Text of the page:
9to5Mac and The Verge first reported the news, but now CNET has gained confirmation from an AT&T spokesperson that this price hike will indeed be happening.

The spokesperson said, “To help ensure we can continue to provide the best service for all of our customers, a small price increase is being made at this time.”

This price increase may be small, but it’s symbolic of AT&T’s displeasure at its customers still on unlimited data plans. Will the raise actually push customers off of unlimited data plans? In reality, it’s not too likely that these customers will give up their unlimited data over an extra $5/month. Most of these people are quite dedicated to their unlimited data plans, which can easily be seen by the fact that they’ve held onto unlimited data for five years now since it was discontinued.

from Android and Me http://ift.tt/1OrjS9y

Top 5 most popular Android apps from last week: Facility 47, Snapbrite

Every week we cover new Android apps with Fresh Meat on Wednesday, followed by Android Gaming on Thursday and Top 10 App Updates on Friday. When Monday rolls around, we look back to see which apps were the most appealing to our audience. Read on for the five most popular Android apps from last week. These apps are ones that are most likely new and haven’t appeared in the top five list more than three times.

1. Facility 47

Facility 47

App info: You wake up alone and freezing in an icy cell. You try the cell door but it’s locked, it seems that you are stuck with no apparent escape. All that surrounds you is a letter and a bottle of pills, and no sign of how long you have been here or why!


2. Snap – Widget Drawer

Snap - Widget Drawer

App info: Snap is a widget drawer, similar to the notifications drawer. Give a boost to your productivity and access widgets from any app without having to go to your launcher. Keep your home screen clean.


3. HomeUX Beta

HomeUX (Beta)

App info:  HomeUX provides a simplistic yet highly functional launcher user interface with full integration of Google’s Material Design.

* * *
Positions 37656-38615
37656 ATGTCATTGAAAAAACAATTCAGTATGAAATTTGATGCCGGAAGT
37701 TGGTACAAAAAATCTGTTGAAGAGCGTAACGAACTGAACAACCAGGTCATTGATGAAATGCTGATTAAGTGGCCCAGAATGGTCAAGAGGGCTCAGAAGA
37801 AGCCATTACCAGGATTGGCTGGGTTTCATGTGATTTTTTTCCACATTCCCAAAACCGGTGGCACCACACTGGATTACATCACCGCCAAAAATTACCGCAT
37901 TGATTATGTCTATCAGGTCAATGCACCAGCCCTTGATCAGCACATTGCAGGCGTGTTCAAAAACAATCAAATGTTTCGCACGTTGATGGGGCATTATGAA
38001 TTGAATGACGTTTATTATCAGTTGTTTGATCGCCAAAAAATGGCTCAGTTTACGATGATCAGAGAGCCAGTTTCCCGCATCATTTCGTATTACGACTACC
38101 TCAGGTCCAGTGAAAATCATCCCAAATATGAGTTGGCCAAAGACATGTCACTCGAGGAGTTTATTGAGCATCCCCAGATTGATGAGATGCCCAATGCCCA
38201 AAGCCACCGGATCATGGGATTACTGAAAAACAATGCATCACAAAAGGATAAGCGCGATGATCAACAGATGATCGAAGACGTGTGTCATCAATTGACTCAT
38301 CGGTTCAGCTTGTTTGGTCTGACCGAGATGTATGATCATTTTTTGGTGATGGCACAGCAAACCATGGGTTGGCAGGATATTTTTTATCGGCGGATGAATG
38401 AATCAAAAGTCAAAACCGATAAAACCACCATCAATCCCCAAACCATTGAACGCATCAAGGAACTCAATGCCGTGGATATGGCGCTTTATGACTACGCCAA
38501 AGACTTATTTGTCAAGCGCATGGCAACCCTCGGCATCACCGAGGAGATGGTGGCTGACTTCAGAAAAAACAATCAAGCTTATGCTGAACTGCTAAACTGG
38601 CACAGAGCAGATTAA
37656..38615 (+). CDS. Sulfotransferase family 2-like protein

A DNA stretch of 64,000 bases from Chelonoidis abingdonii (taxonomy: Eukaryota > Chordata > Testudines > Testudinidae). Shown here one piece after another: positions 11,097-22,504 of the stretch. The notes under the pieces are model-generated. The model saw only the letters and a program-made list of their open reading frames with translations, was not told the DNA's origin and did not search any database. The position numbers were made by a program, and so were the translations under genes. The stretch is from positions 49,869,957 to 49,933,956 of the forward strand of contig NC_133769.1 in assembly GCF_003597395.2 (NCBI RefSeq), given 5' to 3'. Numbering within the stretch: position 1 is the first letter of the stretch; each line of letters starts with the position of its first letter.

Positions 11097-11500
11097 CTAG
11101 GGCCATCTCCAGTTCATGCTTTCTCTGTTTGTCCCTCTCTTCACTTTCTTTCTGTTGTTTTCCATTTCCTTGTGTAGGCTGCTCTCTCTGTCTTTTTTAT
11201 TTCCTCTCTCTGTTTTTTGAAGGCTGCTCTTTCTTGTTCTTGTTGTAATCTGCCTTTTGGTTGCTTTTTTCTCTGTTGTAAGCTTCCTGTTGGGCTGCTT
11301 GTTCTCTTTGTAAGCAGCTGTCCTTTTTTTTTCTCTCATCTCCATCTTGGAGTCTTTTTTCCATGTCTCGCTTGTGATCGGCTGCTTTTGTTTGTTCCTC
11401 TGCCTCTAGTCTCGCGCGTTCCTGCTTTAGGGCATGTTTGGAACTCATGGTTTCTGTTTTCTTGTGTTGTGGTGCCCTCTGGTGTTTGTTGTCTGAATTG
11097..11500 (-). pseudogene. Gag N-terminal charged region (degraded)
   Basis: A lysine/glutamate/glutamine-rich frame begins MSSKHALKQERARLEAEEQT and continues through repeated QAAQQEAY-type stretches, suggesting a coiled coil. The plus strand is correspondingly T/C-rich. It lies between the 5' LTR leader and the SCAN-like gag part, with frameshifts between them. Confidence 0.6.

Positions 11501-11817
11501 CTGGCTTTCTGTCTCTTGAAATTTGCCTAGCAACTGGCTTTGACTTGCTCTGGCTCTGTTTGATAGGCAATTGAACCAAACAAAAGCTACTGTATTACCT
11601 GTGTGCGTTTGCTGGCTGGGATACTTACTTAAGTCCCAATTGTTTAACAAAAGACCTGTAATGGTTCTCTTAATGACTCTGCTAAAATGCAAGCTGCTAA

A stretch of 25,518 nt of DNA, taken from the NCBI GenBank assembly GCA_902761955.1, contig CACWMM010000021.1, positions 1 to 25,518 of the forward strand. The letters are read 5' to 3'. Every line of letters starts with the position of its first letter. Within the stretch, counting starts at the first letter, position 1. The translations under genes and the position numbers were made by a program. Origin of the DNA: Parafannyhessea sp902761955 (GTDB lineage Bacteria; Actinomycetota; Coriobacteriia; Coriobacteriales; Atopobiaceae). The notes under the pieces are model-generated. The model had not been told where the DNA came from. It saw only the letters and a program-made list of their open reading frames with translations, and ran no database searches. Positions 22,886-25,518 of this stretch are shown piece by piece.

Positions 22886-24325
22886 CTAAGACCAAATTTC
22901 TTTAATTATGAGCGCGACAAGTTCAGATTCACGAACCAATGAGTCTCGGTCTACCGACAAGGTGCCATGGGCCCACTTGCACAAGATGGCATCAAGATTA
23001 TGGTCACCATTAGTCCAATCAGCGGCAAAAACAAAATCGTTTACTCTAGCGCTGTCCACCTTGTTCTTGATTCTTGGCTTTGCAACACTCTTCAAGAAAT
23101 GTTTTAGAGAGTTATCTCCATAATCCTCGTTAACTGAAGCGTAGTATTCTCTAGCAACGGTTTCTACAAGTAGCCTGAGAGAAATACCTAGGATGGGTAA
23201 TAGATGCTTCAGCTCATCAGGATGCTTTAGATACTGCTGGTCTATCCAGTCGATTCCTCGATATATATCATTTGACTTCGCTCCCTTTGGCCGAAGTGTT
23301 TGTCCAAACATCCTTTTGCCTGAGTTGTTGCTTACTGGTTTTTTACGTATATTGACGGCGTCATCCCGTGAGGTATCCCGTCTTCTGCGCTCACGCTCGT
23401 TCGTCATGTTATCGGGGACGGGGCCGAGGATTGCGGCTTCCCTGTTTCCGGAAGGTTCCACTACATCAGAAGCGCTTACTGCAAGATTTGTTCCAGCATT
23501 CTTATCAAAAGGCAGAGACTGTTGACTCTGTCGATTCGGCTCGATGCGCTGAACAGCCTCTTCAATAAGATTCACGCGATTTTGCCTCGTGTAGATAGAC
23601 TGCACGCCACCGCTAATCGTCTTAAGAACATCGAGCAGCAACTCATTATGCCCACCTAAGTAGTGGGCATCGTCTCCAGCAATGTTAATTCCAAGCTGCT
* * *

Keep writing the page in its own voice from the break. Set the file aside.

4. Board Defenders

Board Defenders

App info:  A modern vision, addictive, thrilling and fun fast action game, combining the pace of an arcade with the challenge of a logic puzzle – brain game, based on chess rules.


5. Snapbrite


App info: Take your photos, stories of your kids and share with your family. Very easy to use, even your grand mother or your kid. Track kids’ growth history and compare with WHO standard


Note:  To ensure that all apps receive a fair chance to make the list, we will retire any app that has made the list for three consecutive weeks.

from Android and Me http://ift.tt/1TgHMEf

Cyber Monday deals: Acer Chromebook 15 for $249.99

While small and light is definitely the bread and butter of Chromebooks, sometimes a large high-resolution screen is the answer, and the Acer Chromebook 15 is one of the only options that fits that bill in Chromebook land.

At $349, the full HD version of the Acer Chromebook 15 with Intel processor is a little on the pricey end of things for a Chromebook (ignoring the Pixel, anyway), but today the 32GB SSD version will only set you back $249 direct from Acer. And if you want a dedicated Chromebook to use around the house it is a pretty fantastic device. If you don’t care about extra storage and are an Amazon diehard, you can get the 16GB SSD model for the same $249.

It comes with 4GB of RAM — which should really be the minimum allowable — a 32GB SSD, HDMI out, 1 USB 2.0 and 1 USB 3.0 port. The speakers are also notably better than most I’ve found on Chromebooks, due in no small part to the extra space available for them.

I’ve been using this exact model for the last few months, and while it isn’t the sort of thing I would want to travel with, it has been an awesome laptop to have around the house for watching video and getting work done.